Will 2019 Be the Year Building Energy Codes Take the Next Leap Forward? We Hope So.
Most observers of energy efficiency policy will squarely and constantly focus their attention on Washington this year as Congress debates infrastructure and climate change and finds a way to resolve the present funding impasse. But while the House and Senate tango, some of the biggest potential energy savings will be determined later this year by a process that begins in Albuquerque and Las Vegas, where stakeholders will debate the next version of America’s model building energy code and culminates with an online vote by Governmental Members of the International Code Council (ICC).
Every three years, thousands of state and local leaders and building code officials, supported by consultants and advocates, spend weeks and weeks reviewing, amending, and adopting proposals that are compiled into comprehensive building codes that set minimum requirements for new buildings and renovations. Among these is the International Energy Conservation Code (IECC), which is adopted by most states and local governments to ensure that energy efficiency is “built in” to homes and commercial buildings and delivers decades of lower utility bills. Once developed, thanks to a citation tucked away in federal statute (42 U.S.C. §6933), the latest version of the IECC becomes the basis for federal energy efficiency policy for buildings.
According to the U.S. Energy Information Administration, the building sector consumes about 40 percent of all U.S. energy, including a little more that 70% of all electricity, and accounts for about 40 percent of carbon emissions. Building energy codes are needed to help keep these financial and environmental costs under control, which helps explain why the IECC is so important to federal policy and a top priority for the Alliance in 2019. The Department of Energy estimates that building energy codes will save about $126 billion through 2040 and lead to carbon emissions reductions of 841 million metric tons.
About two-thirds of Americans live in a jurisdiction covered by either the current version – the 2018 IECC, which was developed over the course of 2016 – or the 2012 or 2015 editions, which are roughly equivalent in energy efficiency terms. That is good news for sure, but it leaves some room for improvement. It would be better if more states and local governments adopted the latest version of the IECC, which includes thermal envelope improvements and other energy-efficient features. And it would be much better if the 2021 IECC were to provide a boost of energy efficiency and lay the groundwork for a glide path to net-zero energy construction. That last point is the goal of the Energy-Efficient Codes Coalition (EECC).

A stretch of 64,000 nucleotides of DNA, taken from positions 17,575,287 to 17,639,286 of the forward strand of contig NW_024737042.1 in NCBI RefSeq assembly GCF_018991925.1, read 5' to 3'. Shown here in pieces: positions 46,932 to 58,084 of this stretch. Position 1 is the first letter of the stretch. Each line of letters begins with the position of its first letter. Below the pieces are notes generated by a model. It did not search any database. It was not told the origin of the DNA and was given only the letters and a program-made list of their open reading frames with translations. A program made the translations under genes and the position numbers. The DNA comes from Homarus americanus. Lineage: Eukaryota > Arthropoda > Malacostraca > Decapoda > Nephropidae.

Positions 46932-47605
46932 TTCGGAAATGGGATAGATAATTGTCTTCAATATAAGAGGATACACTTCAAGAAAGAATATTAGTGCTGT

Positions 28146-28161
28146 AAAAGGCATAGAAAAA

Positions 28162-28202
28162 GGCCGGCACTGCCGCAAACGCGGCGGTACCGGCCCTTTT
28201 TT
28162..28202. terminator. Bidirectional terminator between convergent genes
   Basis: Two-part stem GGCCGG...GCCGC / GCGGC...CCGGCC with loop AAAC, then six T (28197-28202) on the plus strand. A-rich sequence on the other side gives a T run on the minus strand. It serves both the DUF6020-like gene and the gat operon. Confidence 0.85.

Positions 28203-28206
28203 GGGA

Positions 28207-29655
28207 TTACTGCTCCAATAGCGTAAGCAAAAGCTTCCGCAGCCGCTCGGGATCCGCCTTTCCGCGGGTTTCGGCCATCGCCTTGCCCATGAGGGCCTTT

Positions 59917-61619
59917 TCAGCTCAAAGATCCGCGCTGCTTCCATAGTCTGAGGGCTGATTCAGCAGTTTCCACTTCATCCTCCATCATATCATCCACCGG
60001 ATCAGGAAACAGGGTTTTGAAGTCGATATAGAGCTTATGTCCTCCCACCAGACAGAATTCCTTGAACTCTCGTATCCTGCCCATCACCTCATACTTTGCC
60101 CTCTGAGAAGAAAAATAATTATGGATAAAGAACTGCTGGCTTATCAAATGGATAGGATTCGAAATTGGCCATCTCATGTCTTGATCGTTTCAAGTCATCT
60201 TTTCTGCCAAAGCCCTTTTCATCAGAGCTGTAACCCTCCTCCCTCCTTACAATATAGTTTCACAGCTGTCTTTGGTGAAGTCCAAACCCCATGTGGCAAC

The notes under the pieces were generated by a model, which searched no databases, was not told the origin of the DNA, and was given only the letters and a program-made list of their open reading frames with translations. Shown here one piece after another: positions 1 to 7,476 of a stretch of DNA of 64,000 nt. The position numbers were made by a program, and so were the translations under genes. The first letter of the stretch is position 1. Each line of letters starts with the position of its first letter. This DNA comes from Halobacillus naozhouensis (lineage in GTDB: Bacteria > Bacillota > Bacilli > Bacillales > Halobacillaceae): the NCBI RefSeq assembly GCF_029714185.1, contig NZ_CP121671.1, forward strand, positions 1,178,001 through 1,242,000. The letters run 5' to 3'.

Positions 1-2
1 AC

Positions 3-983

The Alliance established EECC in 2007 in response to two decades of meager energy efficiency progress in the IECC. EECC and its network of stakeholders and supporters worked hard to secure significant gains (nearly 40 percent cumulative improvement!) in the next two versions (2009 and 2012). Now, once again, after two building energy code cycles with minimal gains, EECC is back to work to change the course of the IECC.
EECC recently launched an update of its website to help spread the good word of building energy codes and provide an online home for resources that code officials will need when they participate in hearings in Albuquerque (April) and Las Vegas (October). And on Monday, EECC submitted more than four dozen proposals to ICC that would boost the energy efficiency of residential and commercial buildings by 10 percent or more starting with the 2021 IECC. One proposal, the first of its kind for EECC, would even require added electrical panel capacity for future installations of electric vehicle (EV) chargers. Between now and 2025, EVs on U.S. roads could increase by 700 percent. The cost of adding chargers to new “EV-ready” homes will be much easier and many times less expensive than extensive retrofits of homes without that extra capacity “built in.”
We have come a long way with the IECC to improve the energy efficiency of our homes and office buildings. But why stop there when there are more cost-effective improvements that will lower utility bills for homeowners for decades to come? The Alliance and EECC are pressing forward to help make the 2021 IECC the best yet.